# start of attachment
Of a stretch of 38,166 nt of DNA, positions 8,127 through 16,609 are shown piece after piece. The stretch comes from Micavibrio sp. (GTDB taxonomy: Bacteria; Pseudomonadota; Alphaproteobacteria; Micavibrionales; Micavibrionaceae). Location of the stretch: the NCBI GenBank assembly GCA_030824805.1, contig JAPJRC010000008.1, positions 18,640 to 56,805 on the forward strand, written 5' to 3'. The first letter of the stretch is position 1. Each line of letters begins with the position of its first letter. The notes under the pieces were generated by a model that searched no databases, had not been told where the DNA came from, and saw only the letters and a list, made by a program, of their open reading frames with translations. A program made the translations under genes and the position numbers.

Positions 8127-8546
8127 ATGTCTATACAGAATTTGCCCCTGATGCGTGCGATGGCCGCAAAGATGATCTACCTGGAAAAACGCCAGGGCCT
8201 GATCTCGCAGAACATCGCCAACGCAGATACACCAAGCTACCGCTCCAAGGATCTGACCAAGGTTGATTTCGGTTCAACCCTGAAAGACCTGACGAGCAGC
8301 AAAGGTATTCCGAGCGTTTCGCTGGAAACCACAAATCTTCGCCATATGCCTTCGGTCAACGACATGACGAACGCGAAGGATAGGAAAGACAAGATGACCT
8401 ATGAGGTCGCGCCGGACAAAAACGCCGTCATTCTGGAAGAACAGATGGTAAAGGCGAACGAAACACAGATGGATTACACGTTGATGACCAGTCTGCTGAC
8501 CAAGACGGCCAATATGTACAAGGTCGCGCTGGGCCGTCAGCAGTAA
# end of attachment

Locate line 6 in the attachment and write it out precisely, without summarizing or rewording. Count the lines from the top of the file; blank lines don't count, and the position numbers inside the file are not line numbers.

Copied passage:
8401 ATGAGGTCGCGCCGGACAAAAACGCCGTCATTCTGGAAGAACAGATGGTAAAGGCGAACGAAACACAGATGGATTACACGTTGATGACCAGTCTGCTGAC